How Not to Speak to Someone With ADHD

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If you, your child, or your spouse/partner has attention-deficit/hyperactivity disorder (ADHD), you may encounter naysayers who simply do not understand the condition and its impact on everyday life.

Unfortunately, there are many misconceptions about ADHD, and these misunderstandings can be very hurtful to people living with it. Some people inaccurately believe ADHD is a "made up" disorder which is over-diagnosed and over-medicated. Others perceive ADHD as a benign, inconsequential condition that is easily managed with good parenting and disappears as a child moves into adulthood.

Whether you are the parent of a child with ADHD, the partner or spouse of someone with ADHD, or have ADHD yourself, you have likely heard some (or all) of the following faulty and provoking statements about the condition.

What Not to Say to Someone With ADHD

It's so important to understand what not to say so you can be as supportive as possible to those living with ADHD, or those with loved ones living with ADHD. Here are some common phrases to avoid, and why.

"ADHD isn't real. Why don't we just let kids be kids?"

This faulty statement has to do with the validity of ADHD as a real condition. Friends may innocently claim to have had an "ADD moment" or to have "a little bit of ADHD." You may hear people complain that "we don't let kids be kids anymore."

"Everybody has a little ADHD. It isn't a big deal."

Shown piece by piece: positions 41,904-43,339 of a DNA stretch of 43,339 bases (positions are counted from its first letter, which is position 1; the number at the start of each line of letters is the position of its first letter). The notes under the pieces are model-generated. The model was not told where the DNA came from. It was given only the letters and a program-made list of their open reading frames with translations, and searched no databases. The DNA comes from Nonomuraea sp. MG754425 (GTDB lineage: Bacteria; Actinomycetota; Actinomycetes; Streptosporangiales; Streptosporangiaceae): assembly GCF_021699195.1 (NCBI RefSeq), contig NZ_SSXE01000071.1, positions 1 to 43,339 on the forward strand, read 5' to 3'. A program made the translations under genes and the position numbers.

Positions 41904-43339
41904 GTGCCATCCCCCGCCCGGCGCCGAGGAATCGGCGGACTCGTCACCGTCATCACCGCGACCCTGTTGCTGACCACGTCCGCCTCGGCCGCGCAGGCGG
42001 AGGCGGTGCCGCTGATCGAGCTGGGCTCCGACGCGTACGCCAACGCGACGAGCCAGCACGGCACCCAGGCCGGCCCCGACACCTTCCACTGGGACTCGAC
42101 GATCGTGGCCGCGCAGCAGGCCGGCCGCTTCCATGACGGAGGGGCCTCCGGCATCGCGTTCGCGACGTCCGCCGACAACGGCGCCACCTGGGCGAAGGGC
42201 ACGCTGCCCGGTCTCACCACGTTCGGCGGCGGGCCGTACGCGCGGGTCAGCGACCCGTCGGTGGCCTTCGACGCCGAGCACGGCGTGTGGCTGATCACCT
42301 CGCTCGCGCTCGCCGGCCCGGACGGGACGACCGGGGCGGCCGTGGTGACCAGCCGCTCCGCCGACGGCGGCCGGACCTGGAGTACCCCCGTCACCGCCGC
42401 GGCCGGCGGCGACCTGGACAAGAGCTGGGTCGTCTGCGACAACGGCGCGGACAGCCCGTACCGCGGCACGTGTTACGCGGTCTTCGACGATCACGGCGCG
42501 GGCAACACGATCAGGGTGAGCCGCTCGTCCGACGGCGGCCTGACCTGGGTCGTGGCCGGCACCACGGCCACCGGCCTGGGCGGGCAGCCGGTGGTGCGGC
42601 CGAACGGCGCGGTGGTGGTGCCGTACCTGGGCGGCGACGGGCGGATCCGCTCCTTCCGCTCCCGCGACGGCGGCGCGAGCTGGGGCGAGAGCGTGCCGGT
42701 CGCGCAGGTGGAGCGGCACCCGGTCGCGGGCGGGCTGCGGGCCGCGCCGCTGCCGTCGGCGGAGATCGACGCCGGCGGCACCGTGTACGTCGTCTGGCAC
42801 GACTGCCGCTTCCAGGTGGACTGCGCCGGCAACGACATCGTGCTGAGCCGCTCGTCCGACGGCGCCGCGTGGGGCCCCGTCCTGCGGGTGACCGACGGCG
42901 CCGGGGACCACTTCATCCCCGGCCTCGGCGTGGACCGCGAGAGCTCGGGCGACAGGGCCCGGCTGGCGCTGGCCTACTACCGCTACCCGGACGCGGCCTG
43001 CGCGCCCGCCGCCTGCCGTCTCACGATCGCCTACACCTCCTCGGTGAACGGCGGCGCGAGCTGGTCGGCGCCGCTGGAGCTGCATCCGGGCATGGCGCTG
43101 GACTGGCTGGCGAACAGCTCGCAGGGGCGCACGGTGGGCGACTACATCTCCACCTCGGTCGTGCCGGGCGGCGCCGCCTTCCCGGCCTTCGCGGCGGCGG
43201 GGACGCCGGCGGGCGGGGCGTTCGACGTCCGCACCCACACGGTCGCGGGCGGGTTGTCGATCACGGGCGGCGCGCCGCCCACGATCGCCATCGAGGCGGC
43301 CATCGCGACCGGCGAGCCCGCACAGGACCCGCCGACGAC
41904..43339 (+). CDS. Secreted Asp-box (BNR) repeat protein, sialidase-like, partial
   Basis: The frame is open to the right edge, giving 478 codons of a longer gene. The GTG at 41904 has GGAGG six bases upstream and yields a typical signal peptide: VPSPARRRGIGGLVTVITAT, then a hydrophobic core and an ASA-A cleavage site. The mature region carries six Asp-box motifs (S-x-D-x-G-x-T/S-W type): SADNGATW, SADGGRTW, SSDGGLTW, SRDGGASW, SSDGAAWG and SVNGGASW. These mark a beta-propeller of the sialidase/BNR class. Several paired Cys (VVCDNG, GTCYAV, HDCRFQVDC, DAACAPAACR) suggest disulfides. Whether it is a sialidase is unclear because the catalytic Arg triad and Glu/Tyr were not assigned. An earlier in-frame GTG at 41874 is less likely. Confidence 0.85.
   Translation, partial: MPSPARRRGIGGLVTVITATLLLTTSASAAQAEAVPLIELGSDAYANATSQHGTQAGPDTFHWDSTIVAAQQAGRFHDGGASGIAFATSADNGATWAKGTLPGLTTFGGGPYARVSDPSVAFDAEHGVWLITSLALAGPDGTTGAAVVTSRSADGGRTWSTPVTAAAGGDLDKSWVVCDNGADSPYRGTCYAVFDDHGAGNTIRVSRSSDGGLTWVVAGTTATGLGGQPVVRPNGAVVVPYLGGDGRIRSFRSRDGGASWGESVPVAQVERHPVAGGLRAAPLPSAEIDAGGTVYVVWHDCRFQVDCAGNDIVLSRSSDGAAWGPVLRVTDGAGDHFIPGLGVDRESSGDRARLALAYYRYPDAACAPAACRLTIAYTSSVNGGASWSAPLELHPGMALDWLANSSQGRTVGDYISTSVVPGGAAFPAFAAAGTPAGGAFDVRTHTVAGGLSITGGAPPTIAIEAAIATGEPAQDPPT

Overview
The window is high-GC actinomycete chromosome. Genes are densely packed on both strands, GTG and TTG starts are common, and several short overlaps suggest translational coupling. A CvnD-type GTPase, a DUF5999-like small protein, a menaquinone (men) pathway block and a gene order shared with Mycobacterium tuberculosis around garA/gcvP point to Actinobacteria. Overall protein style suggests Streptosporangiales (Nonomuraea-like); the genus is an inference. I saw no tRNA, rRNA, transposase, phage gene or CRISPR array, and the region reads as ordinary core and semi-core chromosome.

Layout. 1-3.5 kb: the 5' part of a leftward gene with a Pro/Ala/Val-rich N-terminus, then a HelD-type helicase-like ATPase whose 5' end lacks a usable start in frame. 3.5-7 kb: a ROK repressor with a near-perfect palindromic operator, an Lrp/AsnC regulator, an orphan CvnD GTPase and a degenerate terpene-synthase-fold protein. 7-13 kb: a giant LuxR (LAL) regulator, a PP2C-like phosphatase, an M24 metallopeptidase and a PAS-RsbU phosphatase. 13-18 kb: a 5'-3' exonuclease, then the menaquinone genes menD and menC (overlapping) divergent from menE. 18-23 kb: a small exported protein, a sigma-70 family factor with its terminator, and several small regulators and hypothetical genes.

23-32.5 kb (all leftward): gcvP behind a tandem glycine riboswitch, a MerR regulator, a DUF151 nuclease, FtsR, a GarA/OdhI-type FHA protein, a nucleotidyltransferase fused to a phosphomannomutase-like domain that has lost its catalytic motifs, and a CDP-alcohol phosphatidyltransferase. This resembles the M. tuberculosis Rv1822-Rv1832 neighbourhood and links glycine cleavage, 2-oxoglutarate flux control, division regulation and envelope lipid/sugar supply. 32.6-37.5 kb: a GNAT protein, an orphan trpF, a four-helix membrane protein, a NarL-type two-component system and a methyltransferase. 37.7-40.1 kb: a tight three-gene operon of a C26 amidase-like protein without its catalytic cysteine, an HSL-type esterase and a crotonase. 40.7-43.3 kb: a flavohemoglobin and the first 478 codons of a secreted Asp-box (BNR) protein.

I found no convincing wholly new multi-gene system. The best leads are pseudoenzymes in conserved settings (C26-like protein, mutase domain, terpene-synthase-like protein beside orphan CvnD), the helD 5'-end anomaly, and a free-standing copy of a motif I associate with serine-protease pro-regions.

Certainly everyone experiences occasions of forgetfulness and inattention. And what parent hasn't experienced their child's behaviors veering out of control? These are normal occurrences. For children and adults with ADHD, however, these are more than an occasional problem.

For someone with ADHD, symptoms are present at such intensity that they significantly impair day-to-day life.

"ADHD is too quickly and too frequently diagnosed."

You may hear people say that "we are too quick to diagnose a child who is simply active and energetic." Yet the parents of the more than six million children between the ages of 2 and 17 who have been diagnosed with ADHD would likely disagree.

A proper ADHD diagnosis can be key to getting help for your loved one. If left undiagnosed, ADHD can lead to academic, behavioral, emotional, social, and vocational problems later in life.

"People use ADHD as an excuse for bad behavior. They are just lazy and need to try harder."

Sometimes people make the inaccurate assumption that if a child or adult with ADHD would just "try harder," they could be more successful. This can lead the person with ADHD to be labeled in negative ways.

To add fuel to this fire, it is common for someone with ADHD to show fairly dramatic fluctuations and inconsistencies in their performance. It can be puzzling to others when someone is able to complete tasks quickly and correctly at times, while at other times they perform these same tasks quite poorly.